On a sunlit afternoon in the tiny village of Lolat, I ask a local school teacher, Natani Kobak, what subject he teaches. 'Pancasila,' he replies: the five-point Indonesian state ideology. 'I teach it for the students, but deep down I am not so happy about it'.
That relatively mild exchange causes a stir among the young men listening to Kobak's answer, who worry that I might go away ignorant of the true depth of their feelings regarding the Indonesian state. So, after sunset, they ask me to join them in a small room lit by battery-powered lamps in an otherwise darkened hut.
My Indonesian assistant, Runi, is banished to the verandah (they are suspicious because she's a 'straight hair' from Jakarta) and I am introduced to Justinus Balingga, from the neighbouring village of Bunahaik. He's from KNPB, one of the more active of Papua's independence groups, and third in charge in this region, Yahukimo.
KNPB is a legal organisation, so strictly speaking I was not breaching my commitment to the Indonesian Government, made when I sought permission to come to Papua, not to talk to 'separatists'. But this is clearly what Balingga is.
He starts by, in his words, 'disproving' Pancasila, one clause at a time, so far as it relates to Papuans. They believe in a different God, he says, are not subject to a just and civilised state; and do not partake in Indonesian unity, democracy or social justice. 'All of them are untrue for us.'
Then he spells out the heart of what these men see as an open-and-shut case for why Papua needs to be independent: 'My religion is Christian. My hair is curly. My skin is black. My culture is different...that is what motivates us, and we'll never change'.
'We don't feel welcome in Indonesia,' adds Balingga's friend, Javed Bahabol. 'We don't feel real freedom; we feel the force of Islam coming in.'
The Indonesian history in this part of the highlands has been short (it began in the 1960s) and violent. In 1977, more than 4000 people died in and around nearby Wamena from military aerial bombardments, indiscriminate shootings and gross acts of torture.
Balingga says, to the agreement of the room, that events like this can never be forgotten. There is zero military presence in Lolat today – the army only occasionally ventures outside the larger towns – so the locals point more to the lack of an Indonesian state to make their point. The corrupted and useless education, health and economic systems do not suit Papuan needs, and never will, they believe, despite the promises of successive presidents. Indonesians 'just drop the money in,' Balingga says, 'they know we can't handle it and it just makes a mess'.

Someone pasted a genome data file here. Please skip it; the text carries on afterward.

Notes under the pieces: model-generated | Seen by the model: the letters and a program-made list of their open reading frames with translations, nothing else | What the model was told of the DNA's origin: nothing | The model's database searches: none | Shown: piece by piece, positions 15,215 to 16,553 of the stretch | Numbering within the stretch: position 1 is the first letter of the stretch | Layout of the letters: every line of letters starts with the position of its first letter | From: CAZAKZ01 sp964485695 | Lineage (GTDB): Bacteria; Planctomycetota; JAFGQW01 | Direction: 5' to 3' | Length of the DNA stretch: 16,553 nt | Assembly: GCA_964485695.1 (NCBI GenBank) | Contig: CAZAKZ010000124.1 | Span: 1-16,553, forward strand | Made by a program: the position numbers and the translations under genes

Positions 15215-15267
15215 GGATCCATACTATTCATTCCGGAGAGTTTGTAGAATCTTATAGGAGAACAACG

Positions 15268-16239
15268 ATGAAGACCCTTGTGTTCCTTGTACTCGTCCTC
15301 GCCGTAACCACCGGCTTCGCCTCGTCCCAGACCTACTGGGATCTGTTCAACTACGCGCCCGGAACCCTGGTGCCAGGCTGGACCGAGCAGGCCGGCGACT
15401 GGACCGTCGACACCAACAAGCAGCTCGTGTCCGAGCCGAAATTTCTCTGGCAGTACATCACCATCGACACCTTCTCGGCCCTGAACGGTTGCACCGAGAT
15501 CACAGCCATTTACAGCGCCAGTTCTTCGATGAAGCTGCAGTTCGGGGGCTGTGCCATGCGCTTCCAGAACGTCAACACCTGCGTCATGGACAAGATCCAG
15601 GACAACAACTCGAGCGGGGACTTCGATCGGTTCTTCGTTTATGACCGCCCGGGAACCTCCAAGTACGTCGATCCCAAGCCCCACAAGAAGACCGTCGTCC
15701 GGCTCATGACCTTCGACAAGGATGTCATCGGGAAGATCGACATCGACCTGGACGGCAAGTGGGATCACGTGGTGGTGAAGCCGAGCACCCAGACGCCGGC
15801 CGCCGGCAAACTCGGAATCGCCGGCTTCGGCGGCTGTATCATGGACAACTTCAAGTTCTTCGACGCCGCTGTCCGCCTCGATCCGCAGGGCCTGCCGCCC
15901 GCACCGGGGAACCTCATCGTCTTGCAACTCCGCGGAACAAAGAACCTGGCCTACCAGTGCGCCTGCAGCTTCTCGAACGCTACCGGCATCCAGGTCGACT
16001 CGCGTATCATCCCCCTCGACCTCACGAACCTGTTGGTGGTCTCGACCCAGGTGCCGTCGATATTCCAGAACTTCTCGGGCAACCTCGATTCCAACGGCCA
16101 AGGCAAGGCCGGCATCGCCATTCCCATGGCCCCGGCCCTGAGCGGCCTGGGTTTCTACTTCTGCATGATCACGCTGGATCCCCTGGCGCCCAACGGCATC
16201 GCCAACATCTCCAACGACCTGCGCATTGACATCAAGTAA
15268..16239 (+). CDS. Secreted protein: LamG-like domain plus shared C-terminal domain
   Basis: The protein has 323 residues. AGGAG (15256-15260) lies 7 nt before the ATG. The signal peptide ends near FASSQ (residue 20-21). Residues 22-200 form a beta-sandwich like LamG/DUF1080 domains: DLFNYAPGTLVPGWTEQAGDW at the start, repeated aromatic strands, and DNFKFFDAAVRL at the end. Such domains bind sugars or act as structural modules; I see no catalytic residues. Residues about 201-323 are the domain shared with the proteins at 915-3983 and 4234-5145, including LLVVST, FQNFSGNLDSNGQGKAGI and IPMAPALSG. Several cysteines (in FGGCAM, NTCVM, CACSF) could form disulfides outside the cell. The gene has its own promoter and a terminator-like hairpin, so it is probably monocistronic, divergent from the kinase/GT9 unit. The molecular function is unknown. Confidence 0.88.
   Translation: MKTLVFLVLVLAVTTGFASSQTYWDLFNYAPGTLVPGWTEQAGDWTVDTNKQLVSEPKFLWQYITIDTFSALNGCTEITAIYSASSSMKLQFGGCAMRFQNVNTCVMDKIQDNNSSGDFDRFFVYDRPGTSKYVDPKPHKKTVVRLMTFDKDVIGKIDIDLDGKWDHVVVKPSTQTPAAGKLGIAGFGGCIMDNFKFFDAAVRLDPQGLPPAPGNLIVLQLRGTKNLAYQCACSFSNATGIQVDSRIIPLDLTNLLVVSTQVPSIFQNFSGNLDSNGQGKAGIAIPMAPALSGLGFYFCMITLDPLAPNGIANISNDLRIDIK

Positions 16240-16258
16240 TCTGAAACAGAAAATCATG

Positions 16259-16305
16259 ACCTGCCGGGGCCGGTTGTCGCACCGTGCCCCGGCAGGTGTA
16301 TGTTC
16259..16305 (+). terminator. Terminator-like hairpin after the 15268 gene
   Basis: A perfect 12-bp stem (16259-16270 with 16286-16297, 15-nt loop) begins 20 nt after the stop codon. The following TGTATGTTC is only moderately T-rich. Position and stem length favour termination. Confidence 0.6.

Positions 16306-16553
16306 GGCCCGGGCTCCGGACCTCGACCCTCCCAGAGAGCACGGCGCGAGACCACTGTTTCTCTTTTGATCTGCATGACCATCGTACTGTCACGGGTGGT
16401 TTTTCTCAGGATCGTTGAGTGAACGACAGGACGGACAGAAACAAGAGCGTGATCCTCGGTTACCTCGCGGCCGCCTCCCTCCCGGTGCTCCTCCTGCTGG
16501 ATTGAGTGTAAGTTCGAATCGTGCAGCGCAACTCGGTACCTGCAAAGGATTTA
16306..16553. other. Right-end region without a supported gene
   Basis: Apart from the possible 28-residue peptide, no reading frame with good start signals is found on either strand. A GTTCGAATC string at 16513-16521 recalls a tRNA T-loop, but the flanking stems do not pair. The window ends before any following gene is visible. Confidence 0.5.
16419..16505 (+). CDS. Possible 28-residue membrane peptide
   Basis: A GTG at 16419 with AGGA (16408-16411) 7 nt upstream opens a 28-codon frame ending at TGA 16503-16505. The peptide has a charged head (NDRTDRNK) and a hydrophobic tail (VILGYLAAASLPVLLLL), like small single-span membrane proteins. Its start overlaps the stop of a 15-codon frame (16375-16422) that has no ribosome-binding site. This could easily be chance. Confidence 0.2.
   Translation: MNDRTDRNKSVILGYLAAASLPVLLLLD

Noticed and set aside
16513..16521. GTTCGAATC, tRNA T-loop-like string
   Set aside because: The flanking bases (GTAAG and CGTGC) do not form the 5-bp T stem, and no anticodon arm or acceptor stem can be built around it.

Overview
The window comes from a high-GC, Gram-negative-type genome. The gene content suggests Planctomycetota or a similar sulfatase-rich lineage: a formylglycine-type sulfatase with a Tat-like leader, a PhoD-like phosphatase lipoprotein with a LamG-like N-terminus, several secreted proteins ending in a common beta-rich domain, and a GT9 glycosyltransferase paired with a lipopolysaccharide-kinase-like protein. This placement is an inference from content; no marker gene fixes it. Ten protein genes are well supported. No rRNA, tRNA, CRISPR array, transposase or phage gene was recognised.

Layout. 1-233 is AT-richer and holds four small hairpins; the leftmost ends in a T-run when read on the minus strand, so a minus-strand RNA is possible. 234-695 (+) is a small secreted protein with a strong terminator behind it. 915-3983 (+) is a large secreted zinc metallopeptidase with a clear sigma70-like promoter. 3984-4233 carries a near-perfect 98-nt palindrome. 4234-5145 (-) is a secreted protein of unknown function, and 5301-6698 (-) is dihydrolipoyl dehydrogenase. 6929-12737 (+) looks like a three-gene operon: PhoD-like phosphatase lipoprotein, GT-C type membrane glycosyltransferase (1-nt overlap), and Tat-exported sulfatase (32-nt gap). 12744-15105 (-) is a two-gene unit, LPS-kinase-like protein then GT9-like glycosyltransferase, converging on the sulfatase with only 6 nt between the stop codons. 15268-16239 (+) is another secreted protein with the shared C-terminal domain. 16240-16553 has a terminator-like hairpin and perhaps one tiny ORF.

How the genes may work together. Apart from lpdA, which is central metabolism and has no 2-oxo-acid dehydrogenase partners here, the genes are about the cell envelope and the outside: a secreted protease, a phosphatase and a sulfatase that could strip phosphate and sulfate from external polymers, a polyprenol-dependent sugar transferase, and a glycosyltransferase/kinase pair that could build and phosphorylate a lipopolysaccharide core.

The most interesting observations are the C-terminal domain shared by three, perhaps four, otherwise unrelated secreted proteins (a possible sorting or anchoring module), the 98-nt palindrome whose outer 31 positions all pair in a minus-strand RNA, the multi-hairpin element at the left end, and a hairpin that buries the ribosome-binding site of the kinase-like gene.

These men reject the notion that problems of service delivery are about Indonesian state incompetence. They believe it's the result of discrimination, a policy of 'keeping us down'. They also believe Indonesia takes Papua's mineral wealth and gives little back, though Vice-President Jusuf Kalla has said in recent times that Papua gets back more in funding than it contributes in taxes.
Balingga says there are nine groups of 'freedom fighters' in Papua and neighbouring West Papua. The KNPB is organised like an army, though it does not have weapons, 'because we can't get them'. (A leaked Indonesian military document suggested there were fewer than 200 guns in the hands of independence activists across the two provinces.)
But these activists insist armed conflict is not their preferred option: 'The other options, the legal, political, advocacy for a referendum, are all ongoing,' Bahabol says. They appeal to nations around the world, particularly 'Christian nations', for help.
Papua, though, has changed since the 1960s. Perhaps 50% of its population originally comes from other islands in Indonesia, some under a Suharto-era policy of 'transmigration,' with the intention of swamping the troublesome ethnic Melanesian majority. More recently, migration has been a spontaneous movement of individuals and families from other poor parts of Indonesia in search of economic opportunity.
If race and religion are the main motivations for seeking independence, it raises the question: what would happen in an independent Papua to all these recent migrants? Bahabol said it was 'not decided yet...We'd have to consider these things, but perhaps they'd have to go back home.'
The men in this darkened room know that their cause is supported by many Western activists, as well as a broader Papuan diaspora. But Balingga is frustrated that these people too often focus on human rights issues to drive their cause. 'The main picture that gets out internationally is that people get killed and that is why we should have freedom. But that is not the true reason in our hearts,' Balingga insists. 'It's much bigger than just killing people. We want our own country because we're different.'